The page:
Contractor License Bonds Process: Three Step Guide
#1: Determine Your Requirements
Most states will require you to get contractor license bonding to operate your business legally. If you’re just beginning your research, select your state from the list below to determine your requirements (the California contractor’s license bond is one of the most commonly needed).
Select Your State
to Find a Surety Bond
If you need to get bonded for a public job, you will need a contract bond, which is a different bond type.
It’s possible that you’ll see several different bond requirements, as some cities or towns will require a local contractor license bond to operate legally in addition to the state contractor license bond that’s required for your license. There can also be multiple surety bond requirements depending on the type of work you want to perform (for example, you may need two separate surety bonds to perform electrical contracting work and general contracting work). If you have any doubts about which bond you need, it is best to contact a bond professional.
If you need help with getting your license, you can check out our online contractor license guide.
#2: Get Approved for Your Bond
Once you know which bond you need for your business, your next step is to apply online and get instantly approved.
#3: Sign and Submit Your Bond to the State
After your contractor license bond is delivered to you, you must:
- Sign your bond
- Make a copy for your records
- Send the signed bond to the state (along with any other important paperwork provided by the state or bond agency)
Once the state receives your bond, they should contact you and send your contractor license. Depending on your state, this process can take anywhere from one to three weeks.
What is a Contractor's License Bond?
Simply put, it’s a guarantee that protects your clients and is needed to get your contractor license. If you break the rules, claims can be made against your bond which you’re responsible to pay. For example, if you perform defective work on one of your customer’s homes and don’t correct it, a claim can be filed. Learn more about how surety bonds work and how not having a full understanding can put your business at risk.
If you're looking for bonds needed for public jobs, please take a look at our contract bond guide.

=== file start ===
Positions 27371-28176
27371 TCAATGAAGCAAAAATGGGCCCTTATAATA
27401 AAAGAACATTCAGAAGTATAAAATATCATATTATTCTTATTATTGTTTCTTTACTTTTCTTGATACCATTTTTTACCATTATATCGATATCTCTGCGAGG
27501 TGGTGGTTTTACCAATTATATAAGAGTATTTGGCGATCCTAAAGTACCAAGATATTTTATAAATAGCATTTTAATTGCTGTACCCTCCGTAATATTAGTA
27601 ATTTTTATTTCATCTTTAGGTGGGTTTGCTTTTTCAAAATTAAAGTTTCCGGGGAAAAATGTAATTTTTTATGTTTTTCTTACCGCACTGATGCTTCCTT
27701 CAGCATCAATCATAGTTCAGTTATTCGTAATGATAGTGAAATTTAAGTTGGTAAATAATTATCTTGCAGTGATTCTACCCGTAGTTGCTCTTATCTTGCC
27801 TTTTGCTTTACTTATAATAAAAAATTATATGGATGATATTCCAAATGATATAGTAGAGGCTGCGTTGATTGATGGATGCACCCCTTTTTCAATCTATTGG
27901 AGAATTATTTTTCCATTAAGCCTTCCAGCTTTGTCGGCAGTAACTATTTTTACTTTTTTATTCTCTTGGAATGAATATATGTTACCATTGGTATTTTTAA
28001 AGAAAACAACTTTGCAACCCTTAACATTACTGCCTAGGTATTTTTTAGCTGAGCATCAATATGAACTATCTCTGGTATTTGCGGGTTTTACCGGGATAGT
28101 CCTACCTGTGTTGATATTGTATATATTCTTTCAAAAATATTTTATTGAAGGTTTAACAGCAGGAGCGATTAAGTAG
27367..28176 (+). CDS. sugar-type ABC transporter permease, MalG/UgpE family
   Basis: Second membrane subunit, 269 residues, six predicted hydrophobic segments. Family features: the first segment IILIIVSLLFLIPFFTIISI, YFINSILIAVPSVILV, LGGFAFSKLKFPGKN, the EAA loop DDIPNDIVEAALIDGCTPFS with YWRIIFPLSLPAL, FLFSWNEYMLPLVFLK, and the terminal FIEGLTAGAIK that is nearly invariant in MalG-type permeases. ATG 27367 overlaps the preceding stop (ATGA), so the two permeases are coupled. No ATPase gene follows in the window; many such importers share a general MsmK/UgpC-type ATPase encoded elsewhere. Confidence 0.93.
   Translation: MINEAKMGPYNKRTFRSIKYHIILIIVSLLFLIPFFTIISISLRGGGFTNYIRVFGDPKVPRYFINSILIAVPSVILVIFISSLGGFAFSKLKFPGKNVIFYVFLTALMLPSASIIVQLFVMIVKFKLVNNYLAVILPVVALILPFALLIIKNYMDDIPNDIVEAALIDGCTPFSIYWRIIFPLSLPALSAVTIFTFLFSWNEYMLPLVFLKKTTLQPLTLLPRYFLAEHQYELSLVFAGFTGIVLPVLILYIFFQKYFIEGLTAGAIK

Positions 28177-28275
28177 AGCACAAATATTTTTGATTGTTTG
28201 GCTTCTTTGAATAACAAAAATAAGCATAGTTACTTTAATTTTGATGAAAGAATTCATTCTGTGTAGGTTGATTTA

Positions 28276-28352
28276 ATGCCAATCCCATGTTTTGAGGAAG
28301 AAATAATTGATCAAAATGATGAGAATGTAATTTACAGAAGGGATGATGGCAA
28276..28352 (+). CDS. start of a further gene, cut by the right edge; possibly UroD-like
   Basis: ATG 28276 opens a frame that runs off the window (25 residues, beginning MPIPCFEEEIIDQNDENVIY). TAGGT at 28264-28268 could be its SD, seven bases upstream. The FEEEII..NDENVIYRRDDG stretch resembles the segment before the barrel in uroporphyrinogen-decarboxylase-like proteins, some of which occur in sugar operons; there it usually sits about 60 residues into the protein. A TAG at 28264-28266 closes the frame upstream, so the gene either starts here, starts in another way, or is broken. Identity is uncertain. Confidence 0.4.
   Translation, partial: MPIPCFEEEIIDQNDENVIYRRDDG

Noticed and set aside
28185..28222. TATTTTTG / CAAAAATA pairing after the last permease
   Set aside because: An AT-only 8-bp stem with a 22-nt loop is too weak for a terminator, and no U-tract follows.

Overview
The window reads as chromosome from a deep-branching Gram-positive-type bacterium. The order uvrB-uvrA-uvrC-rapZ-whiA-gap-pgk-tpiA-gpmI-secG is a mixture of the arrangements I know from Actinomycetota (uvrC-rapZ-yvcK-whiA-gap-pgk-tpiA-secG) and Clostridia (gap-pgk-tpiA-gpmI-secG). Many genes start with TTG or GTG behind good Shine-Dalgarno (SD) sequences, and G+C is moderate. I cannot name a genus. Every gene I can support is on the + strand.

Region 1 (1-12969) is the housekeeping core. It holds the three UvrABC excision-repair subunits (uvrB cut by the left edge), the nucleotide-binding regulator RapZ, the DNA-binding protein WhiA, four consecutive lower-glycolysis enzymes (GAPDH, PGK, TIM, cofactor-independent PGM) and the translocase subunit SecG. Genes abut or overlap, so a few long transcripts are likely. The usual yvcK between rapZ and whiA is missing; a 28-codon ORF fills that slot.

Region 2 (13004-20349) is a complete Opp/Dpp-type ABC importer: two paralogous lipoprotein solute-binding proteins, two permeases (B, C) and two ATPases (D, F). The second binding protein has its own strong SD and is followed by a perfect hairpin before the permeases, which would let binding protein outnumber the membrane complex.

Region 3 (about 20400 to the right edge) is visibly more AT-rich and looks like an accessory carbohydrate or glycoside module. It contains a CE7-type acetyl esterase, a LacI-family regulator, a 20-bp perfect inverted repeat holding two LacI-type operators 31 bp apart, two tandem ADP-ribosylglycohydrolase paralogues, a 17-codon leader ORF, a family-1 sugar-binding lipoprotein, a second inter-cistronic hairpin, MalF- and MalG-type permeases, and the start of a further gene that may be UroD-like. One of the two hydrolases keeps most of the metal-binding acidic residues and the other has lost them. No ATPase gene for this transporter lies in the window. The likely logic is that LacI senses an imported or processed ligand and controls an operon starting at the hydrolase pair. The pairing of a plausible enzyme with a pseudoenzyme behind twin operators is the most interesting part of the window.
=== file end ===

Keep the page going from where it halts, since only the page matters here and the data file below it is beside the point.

What Do Contractor’s License Bonds Cost?
Pricing is a percentage of the bond amount required of you, which is based on personal credit. Read our guide to learn more about how your bond costs are calculated, or use our bond premium calculator tool to get an instant estimate.
Getting Contractor Bonds for Jobs
If you want to perform work on public jobs you'll need to get contractor bonds such as bid and performance bonds; you can learn more about these bonds and how to obtain them by visiting our contractor bond guide.
Bond Claims Can Put Your Business at Risk
You’re responsible to pay bond claims in full which can be as large as the full bond amount (including legal costs). The indemnity agreement you must sign to get your bond is a legal contract that pledges your corporate and personal assets in the event of bond claims. Watch our video for an easy to understand explanation of how bond claims work. Unfortunately, most bond agents won’t take the time to explain how claims can put you at risk and how to avoid them; if this happens when working with a bond agency it should be a big red flag to reconsider doing business with them.
Save Money on Contractor’s License Bond Claims
Your bond agency should be your first line of defense against bond claims. In order to avoid bond claims, make sure you operate your contracting business ethically, while following the rules of your bond. Remember, you are responsible to pay for any bond claims that you cause. Find out how our company can save you money on claims. If you need help understanding exactly what your bond guarantees you will and will not do, please contact a bond professional.
Getting Your Contractor License Bond with Bad Credit
It’s possible to get a bonded with bad credit, but not all bond agencies will approve you. Your personal credit is the main thing that is considered when you apply for your bond; it’s used to get an idea of your likelihood of triggering bond claims and your ability to pay them. Items such as collections, tax liens or unpaid child support on your credit report will cast your business in a bad light, and often leads to getting declined for your contractor’s license bond. Unfortunately, even if you get approved for a bond with bad credit, your costs will likely be higher. Use our free bond premium estimate tool to find out what your bond will cost.
How Contractor License Bonds Benefit You and Your Clients